by Eva Fu
Despite Beijing’s sweeping efforts to impose its own authoritarian model onto the free world, its biggest enemy is itself, according to a French government-affiliated think tank.
The findings came from a nearly 650-page French-language report titled “Chinese Influence Operations” from the Institute for Strategic Studies of Military Schools (IRSEM), an independent agency affiliated with the French Ministry of Armed Forces.
Beijing is isolating itself on the world stage after taking an aggressive turn on the diplomatic front in recent years, said the report released earlier this week. This behavior has sparked rising blowback even from countries traditionally on friendly terms with the Chinese regime.
China’s relations with the West has markedly deteriorated around 2017, the report said.
A notable instance is Sweden, which had been the first Western country to establish diplomatic relations with the regime after the Chinese Communist Party took control of China.
While Beijing had enjoyed relatively favorable public opinion in Sweden, the turning point began with the appointment of a new Chinese ambassador, Gui Congyou, in 2017, according to the report.
Gui’s provocative rhetoric—threatening Swedish officials not to attend an award ceremony for detained Chinese dissident, criticizing local media that reported critically on China, and pressuring a Stockholm hotel to cancel a Taiwanese National Day celebration—had been “disastrous,” the report said. Sweden’s foreign ministry summoned Gui around 40 times since his arrival in 2017. The country’s parliamentarians had requested his expulsion twice. China’s public rating also plummeted, with 80 percent of Swedes now holding negative views of China, compared to less than half four years ago.
In Australia, where China accounts for nearly a third of its export earnings, the mood has also been shifting against the communist regime.
Beijing’s retaliatory trade sanctions on Canberra for calling for an independent virus origin probe last year has only been met with increased resistance against Chinese influence, including in academia. Meanwhile, Australia passed a law in December 2020 to place extra hurdles for Chinese-linked firms wishing to acquire Australian assets.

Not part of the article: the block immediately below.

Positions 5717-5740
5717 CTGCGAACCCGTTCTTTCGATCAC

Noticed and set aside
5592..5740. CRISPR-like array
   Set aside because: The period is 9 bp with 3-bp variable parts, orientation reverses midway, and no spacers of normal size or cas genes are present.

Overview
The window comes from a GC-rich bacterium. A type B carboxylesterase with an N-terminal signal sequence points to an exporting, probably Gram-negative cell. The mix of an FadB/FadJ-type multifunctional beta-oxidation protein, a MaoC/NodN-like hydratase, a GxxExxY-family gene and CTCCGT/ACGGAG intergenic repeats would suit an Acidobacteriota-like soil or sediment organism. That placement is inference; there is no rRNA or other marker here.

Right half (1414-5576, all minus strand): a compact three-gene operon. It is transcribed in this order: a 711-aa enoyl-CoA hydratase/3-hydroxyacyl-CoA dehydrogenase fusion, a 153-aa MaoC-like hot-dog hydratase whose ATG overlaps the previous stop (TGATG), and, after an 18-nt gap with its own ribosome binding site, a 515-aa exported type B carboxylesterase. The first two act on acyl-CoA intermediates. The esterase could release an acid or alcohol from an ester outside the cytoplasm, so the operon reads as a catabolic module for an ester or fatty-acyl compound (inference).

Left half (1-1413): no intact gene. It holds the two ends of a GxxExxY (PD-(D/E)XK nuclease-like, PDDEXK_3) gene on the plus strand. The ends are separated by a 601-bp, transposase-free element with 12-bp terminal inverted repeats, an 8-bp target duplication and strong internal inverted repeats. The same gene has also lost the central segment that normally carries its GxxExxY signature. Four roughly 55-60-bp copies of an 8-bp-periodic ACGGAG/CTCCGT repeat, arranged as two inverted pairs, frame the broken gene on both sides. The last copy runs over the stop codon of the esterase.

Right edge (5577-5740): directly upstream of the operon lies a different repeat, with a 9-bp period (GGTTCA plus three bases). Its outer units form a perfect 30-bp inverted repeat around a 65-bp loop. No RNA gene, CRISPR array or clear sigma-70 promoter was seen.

Similar scenes have unfolded elsewhere: Africa have pushed back against China’s massive Belt and Road project, criticizing the infrastructure building initiative for depleting natural resources, polluting lands, and abusing workers.
Canada has decried Beijing’s arbitrary detention of its citizens following the arrest of Huawei executive Meng Wanzhou, a move critics have described as hostage diplomacy. The regime’s stifling of Hong Kong freedoms has angered the U.K., and its severe human rights abuses in Xinjiang have caused Beijing’s image to sink even lower among Western democracies.
The report noted that in Feburary, six Central and Eastern European states in the long-delayed “17+1” summit with China chose to send a lower level representative rather than their usual head of state, indicating a “loss of appetite” in engagement with Beijing likely having to do with the regime’s tarnished image, according to the report. The beleaguered bloc further shrank in May, after Lithuania pulled out from the grouping.
The authors said they hoped the report could send a warning shot to Beijing’s leaders about the consequences of their actions.
The “counterproductive behavior” Beijing has adopted in recent years “poses an unpopularity problem for China on such proportions that it could ultimately indirectly weaken the Party, including vis-à-vis its own population,” the report said.